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Main > Russia folktales > Fairy tale "Alenoushka and her Brother"

Alenoushka and her Brother

Presently a fine gentleman came riding by on his big black horse. He stopped when he came to the hayrick. He was very much surprised at seeing a beautiful little girl sitting there, crying her eyes out, while a white lamb frisked this way and that, and played before her, and now and then ran up to her and licked the tears from her face with its little pink tongue.

"What is your name," says the fine gentleman, "and why are you in trouble? Perhaps I may be able to help you."

"My name is Alenoushka, and this is my little brother Vanoushka, whom I love." And she told him the whole story.

"Well, I can hardly believe all that," says the fine gentleman, "But come with me, and I will dress you in fine clothes, and set silver ornaments in your hair, and bracelets of gold on your little brown wrists. And as for the lamb, he shall come too, if you love him. Wherever you are there he shall be, and you shall never be parted from him."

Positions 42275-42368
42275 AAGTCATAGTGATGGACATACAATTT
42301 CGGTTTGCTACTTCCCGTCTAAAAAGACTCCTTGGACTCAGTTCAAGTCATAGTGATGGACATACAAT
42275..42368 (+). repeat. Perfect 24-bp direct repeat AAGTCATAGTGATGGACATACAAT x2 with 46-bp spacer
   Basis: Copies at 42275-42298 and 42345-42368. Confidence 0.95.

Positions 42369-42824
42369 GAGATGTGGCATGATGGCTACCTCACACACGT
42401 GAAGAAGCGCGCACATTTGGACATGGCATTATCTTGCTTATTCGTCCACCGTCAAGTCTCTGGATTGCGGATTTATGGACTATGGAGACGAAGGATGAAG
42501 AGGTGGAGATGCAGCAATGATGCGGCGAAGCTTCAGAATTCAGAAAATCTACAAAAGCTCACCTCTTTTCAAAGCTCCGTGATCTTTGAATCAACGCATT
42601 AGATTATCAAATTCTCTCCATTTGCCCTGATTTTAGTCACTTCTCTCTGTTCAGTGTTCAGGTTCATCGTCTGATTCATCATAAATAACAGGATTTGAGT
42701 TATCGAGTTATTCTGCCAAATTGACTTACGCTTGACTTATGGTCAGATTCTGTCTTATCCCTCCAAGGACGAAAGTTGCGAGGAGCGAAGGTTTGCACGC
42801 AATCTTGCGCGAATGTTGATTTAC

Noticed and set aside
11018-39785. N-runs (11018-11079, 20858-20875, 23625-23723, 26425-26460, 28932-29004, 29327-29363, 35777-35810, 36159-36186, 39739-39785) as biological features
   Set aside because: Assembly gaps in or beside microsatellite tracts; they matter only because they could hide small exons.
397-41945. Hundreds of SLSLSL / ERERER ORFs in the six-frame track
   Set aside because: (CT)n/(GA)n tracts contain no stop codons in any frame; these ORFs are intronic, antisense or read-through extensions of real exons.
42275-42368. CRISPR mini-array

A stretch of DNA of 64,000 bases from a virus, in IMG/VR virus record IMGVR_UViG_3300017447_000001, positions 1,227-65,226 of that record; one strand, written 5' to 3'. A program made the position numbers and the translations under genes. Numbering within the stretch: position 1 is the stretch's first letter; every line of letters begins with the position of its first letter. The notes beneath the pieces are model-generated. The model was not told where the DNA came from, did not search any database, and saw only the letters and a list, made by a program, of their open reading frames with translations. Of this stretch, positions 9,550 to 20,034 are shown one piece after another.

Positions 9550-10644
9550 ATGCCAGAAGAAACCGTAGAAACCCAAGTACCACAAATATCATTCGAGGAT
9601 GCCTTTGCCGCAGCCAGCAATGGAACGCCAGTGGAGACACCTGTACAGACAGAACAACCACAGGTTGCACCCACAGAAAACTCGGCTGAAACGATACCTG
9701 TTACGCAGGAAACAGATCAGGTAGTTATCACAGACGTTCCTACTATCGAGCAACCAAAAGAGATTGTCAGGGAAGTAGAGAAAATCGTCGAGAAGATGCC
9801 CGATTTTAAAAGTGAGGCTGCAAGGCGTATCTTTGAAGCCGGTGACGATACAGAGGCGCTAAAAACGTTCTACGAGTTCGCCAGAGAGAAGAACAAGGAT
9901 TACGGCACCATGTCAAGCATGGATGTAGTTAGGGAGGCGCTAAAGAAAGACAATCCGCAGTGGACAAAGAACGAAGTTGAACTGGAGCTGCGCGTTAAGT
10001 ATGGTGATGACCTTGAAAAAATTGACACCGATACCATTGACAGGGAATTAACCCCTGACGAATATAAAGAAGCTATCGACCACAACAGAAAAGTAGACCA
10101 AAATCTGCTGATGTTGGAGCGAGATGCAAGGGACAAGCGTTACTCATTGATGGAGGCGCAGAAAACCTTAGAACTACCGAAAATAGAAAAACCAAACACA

And so Alenoushka took her little brother in her arms, and the fine gentleman lifted them up before him on the big black horse, and galloped home with them across the plain to his big house not far from the river. And when he got home he made a feast and married Alenoushka, and they lived together so happily that good people rejoiced to see them, and bad ones were jealous. And the little lamb lived in the house, and never grew any bigger, but always frisked and played, and followed Alenoushka wherever she went.

And then one day, when the fine gentleman had ridden far away to the town to buy a new bracelet for Alenoushka, there came an old witch. Ugly she was, with only one tooth in her head, and wicked as ever went about the world doing evil to decent folk. She begged from Alenoushka, and said she was hungry, and Alenoushka begged her to share her dinner. And she put a spell in the wine that Alenoushka drank, so that Alenoushka fell ill, and before evening, when the fine gentleman came riding back, had become pale, pale as snow, and as thin as an old stick.

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